Created in 1985, the CE mark, or CE certification, is a label found on electronic goods sold in the European Economic Area (EEA). However, even if you do not live in Europe, you may still notice the CE mark on items you purchase locally.
HomElectrical is here to explain why you see the label and what it means for you as a consumer or manufacturer.
What Does “CE” Stand For?
The abbreviation “CE” stands for the French phrase Conformité Européene, which directly translates to mean "European Conformity." This name derives from the fact that products with the CE mark conform to European consumer safety and environmental standards.
What Does the CE Mark Mean?
This certification is mostly required for electronics and, among other things, assesses a device’s electromagnetic compatibility.
Electromagnetic compatibility ensures that a device can be used without interfering with other electronics.
The CE mark also guarantees consumer health and safety as well as products’ compliance with environmental protection regulations.
Why Do U.S. Manufacturers Need to Obtain a CE Mark?
Many products manufactured outside of Europe will still bear a CE mark. This is because products must meet European standards if they are to be sold in the EEA.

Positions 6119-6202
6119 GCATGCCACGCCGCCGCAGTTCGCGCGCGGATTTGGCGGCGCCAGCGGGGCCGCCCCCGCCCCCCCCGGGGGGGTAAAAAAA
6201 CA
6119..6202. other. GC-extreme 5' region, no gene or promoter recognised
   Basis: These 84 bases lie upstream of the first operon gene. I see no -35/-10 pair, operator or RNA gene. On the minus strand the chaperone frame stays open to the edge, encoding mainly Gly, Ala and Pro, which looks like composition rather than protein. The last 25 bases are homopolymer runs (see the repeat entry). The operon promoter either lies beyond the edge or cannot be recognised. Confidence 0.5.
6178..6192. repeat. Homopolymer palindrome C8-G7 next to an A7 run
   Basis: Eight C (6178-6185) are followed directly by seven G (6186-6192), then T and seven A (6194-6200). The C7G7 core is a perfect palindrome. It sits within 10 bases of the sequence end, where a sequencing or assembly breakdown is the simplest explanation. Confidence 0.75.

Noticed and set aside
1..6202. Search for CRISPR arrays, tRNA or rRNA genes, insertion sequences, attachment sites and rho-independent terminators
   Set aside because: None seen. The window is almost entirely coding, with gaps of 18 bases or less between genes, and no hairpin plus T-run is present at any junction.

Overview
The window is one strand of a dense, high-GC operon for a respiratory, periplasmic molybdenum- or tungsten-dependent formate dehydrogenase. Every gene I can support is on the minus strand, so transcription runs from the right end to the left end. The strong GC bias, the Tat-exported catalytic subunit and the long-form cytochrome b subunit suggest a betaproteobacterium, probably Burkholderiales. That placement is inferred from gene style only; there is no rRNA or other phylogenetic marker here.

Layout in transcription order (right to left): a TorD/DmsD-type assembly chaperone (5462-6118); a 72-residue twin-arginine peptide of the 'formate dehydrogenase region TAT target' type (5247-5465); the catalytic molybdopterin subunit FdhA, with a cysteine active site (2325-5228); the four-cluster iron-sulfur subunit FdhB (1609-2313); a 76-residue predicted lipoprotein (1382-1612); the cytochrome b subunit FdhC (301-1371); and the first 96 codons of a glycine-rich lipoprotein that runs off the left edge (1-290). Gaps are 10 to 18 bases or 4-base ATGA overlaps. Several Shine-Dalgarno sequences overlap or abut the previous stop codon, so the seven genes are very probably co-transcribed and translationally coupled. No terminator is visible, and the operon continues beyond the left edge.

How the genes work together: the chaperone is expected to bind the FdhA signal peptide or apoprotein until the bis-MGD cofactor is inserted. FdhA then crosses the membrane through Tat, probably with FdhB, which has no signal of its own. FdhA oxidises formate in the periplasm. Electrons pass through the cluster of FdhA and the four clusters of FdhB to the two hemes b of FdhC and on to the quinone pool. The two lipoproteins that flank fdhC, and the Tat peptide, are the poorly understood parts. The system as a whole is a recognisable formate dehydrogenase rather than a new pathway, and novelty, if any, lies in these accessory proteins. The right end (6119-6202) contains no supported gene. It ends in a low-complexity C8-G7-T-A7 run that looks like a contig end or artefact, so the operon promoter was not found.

Even if products obtain other similar certifications in their country of origin, they still need to be cleared for distribution within the European Economic Area.
This rule applies to products manufactured in the United States, even if they already pass U.S. consumer safety regulations.
Which Products Require a CE Mark?
Most electronics sold in the EEA require a CE mark. Here is a list of product categories that typically require a CE certification:
- Medical devices
- Appliances that release gaseous fumes
- Cables used for human transfer
- Construction equipment
- Products advertised as eco-friendly or energy-efficient
- Water boilers
- Explosives and pyrotechnics
- Low-voltage electronics
- Measuring tools
- Radios and recreational equipment
- Electronics that contain hazardous substances
- Electromagnetic compatibility (EMC) devices
Who Is Legally Responsible for Affixing a CE Mark?
Typically, the manufacturer affixes the CE mark to a product after undergoing a series of legal steps. Importers are responsible for ensuring that manufacturers followed the proper steps for certification.
However, if a distributor sells a product under its name, then the distributer is responsible for obtaining and affixing the CE certification.
In order to legally obtain the CE mark, you must perform a conformity assessment and create a technical file. Then, you must sign a declaration of conformity distributed by government officials according to the proper legislation.
Access to these documents must be available to authorities upon request.
The product standards of one region can have a global effect. The CE mark is just one example of how governments protect consumers. To find electronics and construction equipment with a CE certification, shop HomElectrical today!
Watt Do You Think?
Have you noticed any products with a CE mark?
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